... Science Frontiers ONLINE No. 46: Jul-Aug 1986 Issue Contents Other pages Home Page Science Frontiers Online All Issues This Issue Sourcebook Project Sourcebook Subjects Salt structures on venus?The following quotation is the abstract of a paper appearing in the Bulletin of the American Association of Petroleum Geologists. "The discovery of a surprisingly high deuterium/hydrogen ratio on Venus immediately led to the speculation that Venus may have once had a volume of surface water comparable to that of the terrestrial oceans. We propose that the evaporation of this putative ocean may have yielded residual salt deposits that formed various terrain features depicted in Venera 15 and 16 radar images. "By analogy with models for the total evaporation of terrestrial oceans, evaporite deposits on Venus should be ar least ten to hundreds of meters thick. From photogeologic evidence and insitu chemical analyses, it appears that the salt plains were later buried by lava flows. On Earth, salt diapirism leads to the formation of salt domes, anticlines, and elongated salt intrusions -- features which have dimensions of roughly 1 to 100 km. Due to the rapid erosion of salt by water, surface evaporite landforms are only common in dry regions such as the Zagros Mountains of Iran, where salt plugs and glaciers exist. Venus is far drier than Iran; extruded salt should be preserved, although the high surface temperature (470 C) would probably stimulate rapid salt flow. Venus possesses a variety of circular landforms, ten to hundreds of kilometers wide, which could be either megasalt domes or salt intrusions colonizing impact craters. Additionally, arcuate bands seen in the ...
Terms matched: 1  -  Score: 24  -  15 May 2017  -  URL: /sf046/sf046p04.htm
... Science Frontiers ONLINE No. 87: May-Jun 1993 Issue Contents Other pages Home Page Science Frontiers Online All Issues This Issue Sourcebook Project Sourcebook Subjects Whence the earth's pulse?Geological history records a restless planet subject to a succession of chemical and physical upheavals. Have these great paroxysms been random in time? M.R . Rampino and K. Caldeira do not think so: Number of geological events during geologic time "Published data sets of major geologic events of the past 250 Myr (extinction events, sea-level lows, continental flood-basalt eruptions, mountain-building events, abrupt changes in sea-floor spreading, ocean-anoxic and blackshale events and the largest evaporite deposits) have been synthesized (with estimated errors). These events show evidence for a statistically significant periodic component with an underlying periodicity, formally equal to 26.6 Myr, and a recent maximum, close to the present time. The cycle may not be strictly periodic, but a periodicity of 30 Myr is robust to probable errors in dating of the geologic events." The obvious question is: What could cause a 30-million-year periodicity? Internally, the earth's innards might be periodic, possibly in terms of plume eruption, mineral phase changes, core convection, etc. Externally, comets and asteroids are cyclic. Rampino and Caldeira point out that the solar system crosses the heavily populated plane of the Galaxy every 30 million years. (Rampino, Michael R., and Caldeira, Ken; "Major Episodes of Geologic Change: Correlations, Time ...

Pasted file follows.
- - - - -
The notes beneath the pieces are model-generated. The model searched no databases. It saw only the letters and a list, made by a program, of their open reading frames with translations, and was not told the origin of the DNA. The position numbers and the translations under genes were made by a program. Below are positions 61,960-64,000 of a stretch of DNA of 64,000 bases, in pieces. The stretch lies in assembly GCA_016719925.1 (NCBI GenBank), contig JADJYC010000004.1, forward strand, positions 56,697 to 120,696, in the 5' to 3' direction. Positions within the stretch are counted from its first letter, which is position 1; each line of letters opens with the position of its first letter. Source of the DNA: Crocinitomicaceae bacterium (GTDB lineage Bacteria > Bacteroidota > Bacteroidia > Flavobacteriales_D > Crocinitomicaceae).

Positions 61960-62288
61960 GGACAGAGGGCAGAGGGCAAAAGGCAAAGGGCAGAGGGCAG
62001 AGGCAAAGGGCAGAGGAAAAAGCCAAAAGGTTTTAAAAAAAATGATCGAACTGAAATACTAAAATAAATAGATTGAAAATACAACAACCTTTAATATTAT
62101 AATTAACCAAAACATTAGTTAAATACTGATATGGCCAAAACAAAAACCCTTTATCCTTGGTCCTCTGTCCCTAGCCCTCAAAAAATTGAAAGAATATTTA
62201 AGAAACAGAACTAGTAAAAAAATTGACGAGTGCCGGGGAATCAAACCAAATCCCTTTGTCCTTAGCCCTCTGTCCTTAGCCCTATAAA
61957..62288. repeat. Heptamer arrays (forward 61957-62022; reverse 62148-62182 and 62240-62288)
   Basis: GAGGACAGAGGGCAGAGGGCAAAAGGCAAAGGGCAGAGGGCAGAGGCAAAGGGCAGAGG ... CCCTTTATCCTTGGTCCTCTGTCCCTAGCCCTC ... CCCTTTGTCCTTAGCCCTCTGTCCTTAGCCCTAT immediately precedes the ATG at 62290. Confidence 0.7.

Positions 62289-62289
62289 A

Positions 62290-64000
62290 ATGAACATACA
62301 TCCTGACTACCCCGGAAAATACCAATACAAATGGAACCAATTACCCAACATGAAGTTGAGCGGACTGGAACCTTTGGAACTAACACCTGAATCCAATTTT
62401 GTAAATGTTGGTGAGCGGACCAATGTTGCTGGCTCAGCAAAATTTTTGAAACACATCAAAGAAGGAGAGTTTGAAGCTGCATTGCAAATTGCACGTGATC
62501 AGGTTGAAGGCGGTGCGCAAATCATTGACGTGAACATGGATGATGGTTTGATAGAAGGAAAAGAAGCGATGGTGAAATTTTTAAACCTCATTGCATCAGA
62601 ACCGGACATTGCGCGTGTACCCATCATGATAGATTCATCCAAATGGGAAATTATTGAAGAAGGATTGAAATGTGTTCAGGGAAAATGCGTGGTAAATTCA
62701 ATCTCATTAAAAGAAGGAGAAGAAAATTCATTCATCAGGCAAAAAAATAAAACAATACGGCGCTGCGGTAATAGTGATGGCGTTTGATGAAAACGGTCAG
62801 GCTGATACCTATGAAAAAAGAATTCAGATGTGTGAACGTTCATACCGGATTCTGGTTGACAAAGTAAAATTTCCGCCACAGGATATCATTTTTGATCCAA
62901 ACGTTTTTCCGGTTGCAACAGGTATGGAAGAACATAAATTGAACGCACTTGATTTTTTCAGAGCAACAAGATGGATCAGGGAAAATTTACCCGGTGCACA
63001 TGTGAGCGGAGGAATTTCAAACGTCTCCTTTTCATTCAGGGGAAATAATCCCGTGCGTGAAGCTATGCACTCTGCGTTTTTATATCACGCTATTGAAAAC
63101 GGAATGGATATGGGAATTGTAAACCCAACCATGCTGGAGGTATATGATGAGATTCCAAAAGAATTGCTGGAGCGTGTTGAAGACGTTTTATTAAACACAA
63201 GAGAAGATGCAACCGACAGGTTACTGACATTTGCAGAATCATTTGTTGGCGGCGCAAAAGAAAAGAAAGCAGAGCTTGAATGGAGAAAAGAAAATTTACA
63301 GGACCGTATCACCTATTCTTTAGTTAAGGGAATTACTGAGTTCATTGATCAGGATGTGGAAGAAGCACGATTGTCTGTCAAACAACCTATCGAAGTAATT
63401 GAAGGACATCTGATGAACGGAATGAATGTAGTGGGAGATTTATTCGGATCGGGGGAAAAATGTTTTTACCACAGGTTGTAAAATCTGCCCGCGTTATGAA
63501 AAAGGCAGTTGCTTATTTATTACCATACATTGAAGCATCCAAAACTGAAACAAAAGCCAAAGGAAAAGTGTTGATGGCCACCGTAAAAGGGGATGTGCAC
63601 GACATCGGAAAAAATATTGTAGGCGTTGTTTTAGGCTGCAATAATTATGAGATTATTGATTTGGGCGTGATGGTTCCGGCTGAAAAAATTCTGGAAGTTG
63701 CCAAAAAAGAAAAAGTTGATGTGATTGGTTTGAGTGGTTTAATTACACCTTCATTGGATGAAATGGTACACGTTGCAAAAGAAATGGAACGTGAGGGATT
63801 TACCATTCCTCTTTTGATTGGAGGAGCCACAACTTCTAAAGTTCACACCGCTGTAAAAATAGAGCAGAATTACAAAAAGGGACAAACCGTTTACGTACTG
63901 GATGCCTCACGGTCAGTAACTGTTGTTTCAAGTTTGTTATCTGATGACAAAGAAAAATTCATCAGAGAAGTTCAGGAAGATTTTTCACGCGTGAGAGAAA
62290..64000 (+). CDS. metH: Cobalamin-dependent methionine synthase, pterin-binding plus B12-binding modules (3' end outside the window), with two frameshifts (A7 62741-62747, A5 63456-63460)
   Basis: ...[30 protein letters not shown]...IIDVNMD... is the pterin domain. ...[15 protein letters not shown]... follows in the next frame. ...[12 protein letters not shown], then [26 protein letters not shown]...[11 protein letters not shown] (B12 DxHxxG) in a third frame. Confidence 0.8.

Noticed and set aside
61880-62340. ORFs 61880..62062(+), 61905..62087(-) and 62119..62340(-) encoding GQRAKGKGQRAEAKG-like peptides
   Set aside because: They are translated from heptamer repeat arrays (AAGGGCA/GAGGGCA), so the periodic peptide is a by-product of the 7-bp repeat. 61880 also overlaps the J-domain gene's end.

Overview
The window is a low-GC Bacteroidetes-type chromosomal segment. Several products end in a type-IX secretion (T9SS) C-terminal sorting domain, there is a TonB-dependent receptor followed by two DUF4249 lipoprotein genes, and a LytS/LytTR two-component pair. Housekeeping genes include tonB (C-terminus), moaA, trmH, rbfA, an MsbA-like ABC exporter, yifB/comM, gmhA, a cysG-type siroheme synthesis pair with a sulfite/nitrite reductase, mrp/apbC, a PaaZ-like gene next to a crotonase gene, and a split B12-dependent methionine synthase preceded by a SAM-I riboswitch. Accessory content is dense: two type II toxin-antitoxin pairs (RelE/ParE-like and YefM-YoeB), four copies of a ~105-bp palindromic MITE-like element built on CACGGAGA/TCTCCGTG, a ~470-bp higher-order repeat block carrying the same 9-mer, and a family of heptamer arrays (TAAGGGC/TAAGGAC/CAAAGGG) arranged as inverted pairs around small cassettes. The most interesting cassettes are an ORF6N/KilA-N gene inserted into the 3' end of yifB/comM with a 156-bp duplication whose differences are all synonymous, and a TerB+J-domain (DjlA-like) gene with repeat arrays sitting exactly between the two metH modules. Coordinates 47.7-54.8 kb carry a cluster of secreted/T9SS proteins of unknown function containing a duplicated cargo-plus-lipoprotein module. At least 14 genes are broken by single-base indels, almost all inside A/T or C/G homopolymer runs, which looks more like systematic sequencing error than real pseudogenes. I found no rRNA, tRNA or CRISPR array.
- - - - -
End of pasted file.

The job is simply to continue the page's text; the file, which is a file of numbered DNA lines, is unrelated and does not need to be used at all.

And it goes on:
Terms matched: 1  -  Score: 15  -  15 May 2017  -  URL: /sf087/sf087g11.htm